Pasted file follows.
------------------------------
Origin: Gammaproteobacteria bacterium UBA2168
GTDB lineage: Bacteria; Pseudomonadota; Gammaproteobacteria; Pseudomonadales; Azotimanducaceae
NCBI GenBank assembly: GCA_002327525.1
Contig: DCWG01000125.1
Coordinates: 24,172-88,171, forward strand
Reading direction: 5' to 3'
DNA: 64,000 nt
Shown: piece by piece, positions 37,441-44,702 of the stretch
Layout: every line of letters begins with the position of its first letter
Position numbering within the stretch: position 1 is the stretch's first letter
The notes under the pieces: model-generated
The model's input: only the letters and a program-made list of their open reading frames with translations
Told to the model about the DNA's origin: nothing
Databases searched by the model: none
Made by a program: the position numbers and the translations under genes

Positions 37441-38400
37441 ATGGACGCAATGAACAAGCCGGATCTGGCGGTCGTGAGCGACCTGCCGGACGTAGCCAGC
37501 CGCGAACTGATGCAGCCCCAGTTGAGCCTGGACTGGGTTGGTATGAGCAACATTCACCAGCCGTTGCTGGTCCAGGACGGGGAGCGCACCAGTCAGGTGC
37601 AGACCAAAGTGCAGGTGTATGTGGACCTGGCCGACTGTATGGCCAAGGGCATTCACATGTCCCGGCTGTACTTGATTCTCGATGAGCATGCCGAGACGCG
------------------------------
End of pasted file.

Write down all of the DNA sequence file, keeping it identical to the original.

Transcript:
Origin: Gammaproteobacteria bacterium UBA2168
GTDB lineage: Bacteria; Pseudomonadota; Gammaproteobacteria; Pseudomonadales; Azotimanducaceae
NCBI GenBank assembly: GCA_002327525.1
Contig: DCWG01000125.1
Coordinates: 24,172-88,171, forward strand
Reading direction: 5' to 3'
DNA: 64,000 nt
Shown: piece by piece, positions 37,441-44,702 of the stretch
Layout: every line of letters begins with the position of its first letter
Position numbering within the stretch: position 1 is the stretch's first letter
The notes under the pieces: model-generated
The model's input: only the letters and a program-made list of their open reading frames with translations
Told to the model about the DNA's origin: nothing
Databases searched by the model: none
Made by a program: the position numbers and the translations under genes

Positions 37441-38400
37441 ATGGACGCAATGAACAAGCCGGATCTGGCGGTCGTGAGCGACCTGCCGGACGTAGCCAGC
37501 CGCGAACTGATGCAGCCCCAGTTGAGCCTGGACTGGGTTGGTATGAGCAACATTCACCAGCCGTTGCTGGTCCAGGACGGGGAGCGCACCAGTCAGGTGC
37601 AGACCAAAGTGCAGGTGTATGTGGACCTGGCCGACTGTATGGCCAAGGGCATTCACATGTCCCGGCTGTACTTGATTCTCGATGAGCATGCCGAGACGCG